Mortgage

Fear of even higher mortgage rates may be heating up winter homebuying

Fear of even higher mortgage rates may be heating up winter homebuying
Written by Publishing Team

An “Open House” sign is displayed in the front yard of a home for sale in Columbus, Ohio.

Thai Wright | Bloomberg via Getty Images

Mortgage rates have moved to their highest level in more than a year, and that could be causing potential homebuyers to worry that the affordability window will close faster than expected. Home prices are still on the rise, and winter has historically been the slowest season for the housing market, but mortgage demand from buyers is up.

The volume of purchase orders last week was up 2% from the previous week, according to the Mortgage Bankers Association’s seasonally adjusted index. This is ironic from anecdotal comments from real estate agents that they are seeing higher-than-normal demand in early January. Orders were still 17% lower than the same week a year ago, but some of that is due to lower market supply. The show usually increases in December, but it hasn’t happened in the last month.

That’s because the average contract interest rate for 30-year fixed-rate mortgages with matching loan balances ($647,200 or less) increased to 3.52% from 3.33%, with points dropping to 0.45 from 0.48 (including creation fees) For loans with 20% down payment. This is the highest rate since March 2020. It fell by 64 basis points in the same week a year ago.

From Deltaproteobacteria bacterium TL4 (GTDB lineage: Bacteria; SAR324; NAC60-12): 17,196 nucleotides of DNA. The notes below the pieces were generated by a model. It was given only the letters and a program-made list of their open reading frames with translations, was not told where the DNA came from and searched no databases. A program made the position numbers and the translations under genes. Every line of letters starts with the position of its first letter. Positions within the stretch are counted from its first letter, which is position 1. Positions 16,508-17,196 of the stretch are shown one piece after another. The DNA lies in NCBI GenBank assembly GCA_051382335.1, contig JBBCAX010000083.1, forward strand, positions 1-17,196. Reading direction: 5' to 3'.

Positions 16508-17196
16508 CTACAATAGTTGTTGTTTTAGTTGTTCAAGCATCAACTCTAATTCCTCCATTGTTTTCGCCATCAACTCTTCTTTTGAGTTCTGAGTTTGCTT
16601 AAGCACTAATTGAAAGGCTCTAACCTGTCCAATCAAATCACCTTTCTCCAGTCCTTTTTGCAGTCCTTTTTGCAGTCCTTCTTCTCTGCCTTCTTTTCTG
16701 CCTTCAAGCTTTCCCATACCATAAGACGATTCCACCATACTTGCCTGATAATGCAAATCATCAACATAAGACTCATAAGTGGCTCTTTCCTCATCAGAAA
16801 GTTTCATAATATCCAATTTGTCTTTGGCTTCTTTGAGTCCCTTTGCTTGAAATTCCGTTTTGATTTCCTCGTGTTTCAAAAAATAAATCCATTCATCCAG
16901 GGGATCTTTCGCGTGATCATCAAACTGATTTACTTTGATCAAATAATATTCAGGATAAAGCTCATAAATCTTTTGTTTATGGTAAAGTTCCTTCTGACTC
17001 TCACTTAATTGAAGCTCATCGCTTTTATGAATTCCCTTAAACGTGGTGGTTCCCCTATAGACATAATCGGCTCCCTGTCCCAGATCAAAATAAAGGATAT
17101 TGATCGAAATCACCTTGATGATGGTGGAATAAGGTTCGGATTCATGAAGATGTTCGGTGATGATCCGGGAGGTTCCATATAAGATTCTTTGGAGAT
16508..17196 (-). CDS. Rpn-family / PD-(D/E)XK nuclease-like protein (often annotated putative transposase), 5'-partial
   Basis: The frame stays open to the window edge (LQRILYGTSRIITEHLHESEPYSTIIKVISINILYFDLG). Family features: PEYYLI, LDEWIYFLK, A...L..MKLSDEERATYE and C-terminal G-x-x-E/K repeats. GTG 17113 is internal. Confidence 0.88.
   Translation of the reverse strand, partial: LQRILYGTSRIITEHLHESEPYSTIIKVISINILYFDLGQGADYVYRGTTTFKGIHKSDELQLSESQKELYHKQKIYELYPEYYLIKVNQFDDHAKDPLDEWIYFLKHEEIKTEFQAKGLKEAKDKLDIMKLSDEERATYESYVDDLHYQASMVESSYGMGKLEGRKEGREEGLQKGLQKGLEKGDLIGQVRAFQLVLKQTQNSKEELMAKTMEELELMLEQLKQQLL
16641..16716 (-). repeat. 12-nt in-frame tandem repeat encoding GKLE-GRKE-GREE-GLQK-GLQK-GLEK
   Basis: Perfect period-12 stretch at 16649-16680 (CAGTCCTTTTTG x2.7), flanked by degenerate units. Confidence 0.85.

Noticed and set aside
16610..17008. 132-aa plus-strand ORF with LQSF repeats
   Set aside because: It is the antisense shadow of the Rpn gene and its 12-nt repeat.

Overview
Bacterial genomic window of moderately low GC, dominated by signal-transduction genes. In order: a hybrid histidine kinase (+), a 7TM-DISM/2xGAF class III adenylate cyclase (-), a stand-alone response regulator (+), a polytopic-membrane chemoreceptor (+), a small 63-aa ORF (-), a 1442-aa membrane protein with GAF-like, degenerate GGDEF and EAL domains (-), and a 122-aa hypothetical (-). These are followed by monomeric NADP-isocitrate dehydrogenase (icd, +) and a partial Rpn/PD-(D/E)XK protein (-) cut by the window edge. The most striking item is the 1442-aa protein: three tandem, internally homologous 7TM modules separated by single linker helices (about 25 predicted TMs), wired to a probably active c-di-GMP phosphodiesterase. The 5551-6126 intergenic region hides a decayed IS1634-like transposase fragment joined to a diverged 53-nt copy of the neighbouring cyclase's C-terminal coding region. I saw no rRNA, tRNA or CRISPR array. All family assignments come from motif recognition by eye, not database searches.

“Mortgage rates rose significantly across all loan types last week, as the Federal Reserve’s signal for future policy tightening drove US Treasury yields up,” said Joel Kahn, MBA economist. “The 2022 housing market started on a strong note. Both traditional and government applications showed increases, with FHA applications increasing nearly 9%, and VA applications increasing more than 5%.”

FHA and FHA loans are low and first-time buyers don’t often use advance payment options.

Home loan refinancing requests were down 0.1% from the previous week and were 50% lower than the same week a year ago. Refinancing volume is now at its lowest level in more than a month. With rising mortgage rates, fewer and fewer borrowers can benefit from refinancing.

Mortgage rates rose sharply on Monday of this week, according to daily mortgage news, but flattened slightly on Tuesday.

The big question now is whether the worst is over now for this sudden movement towards higher rates. The final answer is “Maybe!” “Maybe it may be,” wrote Matthew Graham, chief operating officer of Mortgage News Daily, “Unfortunately, that doesn’t mean rates can’t go up, the pace may simply be moderate from here.” “

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